Educational facilities that consistently apply these questions are referred to as self-renewing because such questioning brings about ongoing growth and development. Once an educational facility understands and regularly implements this organizational learning process, it is better able to implement and sustain long-term improvements and changes in all areas (Walker, Cheney & Stage, 2009). Implementing SWPBS requires schools to assess their proficiency in using evidence-based practices and to translate those findings into their behavior program. This has been referred to as benchmarking, in the fields of organizational development (Walker, Cheney & Stage, 2009). Calabrese (2000) states, "Benchmarking compares organizational growth against best practices in the world. It is a means of consistency seeking, then maintaining optimum quality" (p.95).

Money spent on disciplinary actions and tracking time is a useful technique in evaluating the effectiveness of a program, this is displayed in studies and statistical data provided by the authors; the results were, for the most part, positive, however the overall evaluation process is in itself time consuming (Okrentowich, 2006).

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A total school-wide approach with a specific plan can be the direction to take in creating an effectively discipline school (Crone, Horner, & Hawken, 2003). There are a variety of methods or behavior programs that can be implemented; however, documentation must be accurate to determine whether the program is working. In order to have positive change in school discipline, a program must be in place for long term. To accomplish this, one must research, experiment and document. The program must be in place for more than one year to see accurate results.

Boland, Horner, Ingram, Irvin, Sampson, Sugai & Todd (2006) suggests strategies in which to evaluate the effectiveness of school-wide approach to student discipline in Using Office Discipline Referral Data for Decision Making about Student Behavior in Elementary and Middle Schools: An Empirical Evaluation of Validity. They believe that data-based decision making can be beneficial to the social climate of the school and behavior of the students. Boland, et al. (2006) present what they considered an empirical study of the validity of one systematic approach to collecting and using such information, including the information of student behavior when using intervention methods in a school-wide atmosphere.

Schools are in need of finding new ways to promote preventative disciplinary measures and positive behavior. Current and relevant studies on effective methods are what schools should consider. Using Office Discipline uses information and surveys contained in a web-based computer application called School Wide Information System (SWIS). SWIS is used for entering, organizing, managing, and reporting office discipline referral data, in order to gather information of the effects of School Wide Disciplinary methods. The data provided is useful in determining whether to use a school-wide approach (Boland, et al., 2006). The authors also believe the data collected is informative and is a building block for further studies. As a source of evaluation, Scott & Barrett (2004) recommends using the time spent as staff and student alike when engaged in disciplinary action.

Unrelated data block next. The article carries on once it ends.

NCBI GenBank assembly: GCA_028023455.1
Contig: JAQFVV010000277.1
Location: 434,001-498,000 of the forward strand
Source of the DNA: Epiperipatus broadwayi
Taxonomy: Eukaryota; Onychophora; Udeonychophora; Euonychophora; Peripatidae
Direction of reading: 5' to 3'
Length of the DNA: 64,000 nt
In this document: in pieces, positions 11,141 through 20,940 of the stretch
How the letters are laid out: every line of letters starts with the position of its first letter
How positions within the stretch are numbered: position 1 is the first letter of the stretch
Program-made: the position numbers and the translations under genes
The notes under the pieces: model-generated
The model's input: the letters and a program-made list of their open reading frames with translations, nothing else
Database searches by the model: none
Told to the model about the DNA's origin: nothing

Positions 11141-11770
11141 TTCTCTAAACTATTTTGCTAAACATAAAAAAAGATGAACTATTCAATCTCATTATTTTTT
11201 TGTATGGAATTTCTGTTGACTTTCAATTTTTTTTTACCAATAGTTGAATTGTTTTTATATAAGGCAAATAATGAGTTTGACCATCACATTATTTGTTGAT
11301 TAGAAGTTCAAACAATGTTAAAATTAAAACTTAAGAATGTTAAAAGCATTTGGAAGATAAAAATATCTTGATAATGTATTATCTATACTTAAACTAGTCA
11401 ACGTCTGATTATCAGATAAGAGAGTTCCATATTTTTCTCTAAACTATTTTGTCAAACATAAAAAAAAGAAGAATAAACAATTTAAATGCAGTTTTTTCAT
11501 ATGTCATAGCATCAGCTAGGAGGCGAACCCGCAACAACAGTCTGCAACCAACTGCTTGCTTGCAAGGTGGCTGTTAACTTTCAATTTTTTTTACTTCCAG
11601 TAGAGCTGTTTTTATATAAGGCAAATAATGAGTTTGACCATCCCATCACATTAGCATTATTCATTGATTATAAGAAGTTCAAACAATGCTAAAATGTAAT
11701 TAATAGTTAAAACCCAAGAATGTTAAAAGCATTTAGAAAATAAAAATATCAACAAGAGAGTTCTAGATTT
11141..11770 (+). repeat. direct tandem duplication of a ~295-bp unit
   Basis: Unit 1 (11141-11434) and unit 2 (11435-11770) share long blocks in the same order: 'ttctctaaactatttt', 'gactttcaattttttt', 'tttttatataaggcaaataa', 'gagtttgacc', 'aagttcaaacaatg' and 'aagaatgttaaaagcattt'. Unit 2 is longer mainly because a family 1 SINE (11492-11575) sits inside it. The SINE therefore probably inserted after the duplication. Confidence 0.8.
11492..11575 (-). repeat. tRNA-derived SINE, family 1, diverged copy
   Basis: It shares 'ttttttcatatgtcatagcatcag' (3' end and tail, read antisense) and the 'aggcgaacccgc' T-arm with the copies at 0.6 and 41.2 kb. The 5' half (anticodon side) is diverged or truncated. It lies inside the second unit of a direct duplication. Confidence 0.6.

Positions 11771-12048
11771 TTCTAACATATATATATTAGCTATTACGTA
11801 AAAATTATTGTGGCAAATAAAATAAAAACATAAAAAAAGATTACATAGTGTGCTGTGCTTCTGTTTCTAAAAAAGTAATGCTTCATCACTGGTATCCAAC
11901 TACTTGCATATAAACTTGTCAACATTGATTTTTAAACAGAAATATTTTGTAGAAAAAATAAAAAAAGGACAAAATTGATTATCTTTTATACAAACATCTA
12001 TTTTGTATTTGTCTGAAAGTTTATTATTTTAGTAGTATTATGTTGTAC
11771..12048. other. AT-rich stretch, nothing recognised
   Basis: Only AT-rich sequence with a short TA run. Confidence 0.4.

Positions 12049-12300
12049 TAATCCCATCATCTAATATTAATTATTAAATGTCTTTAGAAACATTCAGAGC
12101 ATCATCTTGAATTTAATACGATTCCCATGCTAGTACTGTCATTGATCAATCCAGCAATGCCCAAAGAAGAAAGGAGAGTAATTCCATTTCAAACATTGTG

A school-wide behavior management plan is essential to a well-run, safe, and healthy educational environment. It involves educators coordinating school-wide understanding of the process and goals, and allows for needed organizational and management strategies (Hrabak & Settles, 2001). Schools should have some kind of behavior program in place. Instead of implementing an entire new behavior program, programs can be merged. Researchers recommend incorporating PBS into existing treatment or discipline models (Nelson et al., 2008). Implementation of a new behavior program should begin with small changes that are likely to produce positive and significant results without overwhelming the staff (Read et al., 2008). Regardless of what school-wide discipline program is implemented, there are principles that should be acknowledged when structuring the plan. Those principles include dealing with student behavior as part of the job, always treat students with dignity, discipline works best when integrated with effected teaching practices, and students acting out is sometimes an act of sanity (Robertson, 2009). Recent studies have shown that positive disciplinary methods are highly effective in creating well-behaved, academically confident, socially responsible individuals (Tharps, 2004). School staff can implement as many strategies that can create a safe school environment without having to resort in using zero-tolerance policies. According to Fleming et al. (2005) programs that attempt to enhance social and emotional skills and decrease behavior problems on the elementary level, may positively affect academic achievement.

"Research and experience indicate that schools can expect to see decreases in the number of behavior incidents as well as positive changes related to academic achievement and overall school climate" (George, et al., 2003, p. 175). These positive changes occur when behavior problems are addressed by viewing the discipline data, implementing school wide prevention programs, and creating early intervention plans. By teaching and encouraging positive student behavior, there is a reduction of the common and constant student disruption that distracts educators from focusing interventions and expertise on the more serous problems (Metzler et al., 2001). Remember that the best option for disciplining students is to education, which means to teach or to train (Cartledge et al., 2001; Osher & Quinn, 2003).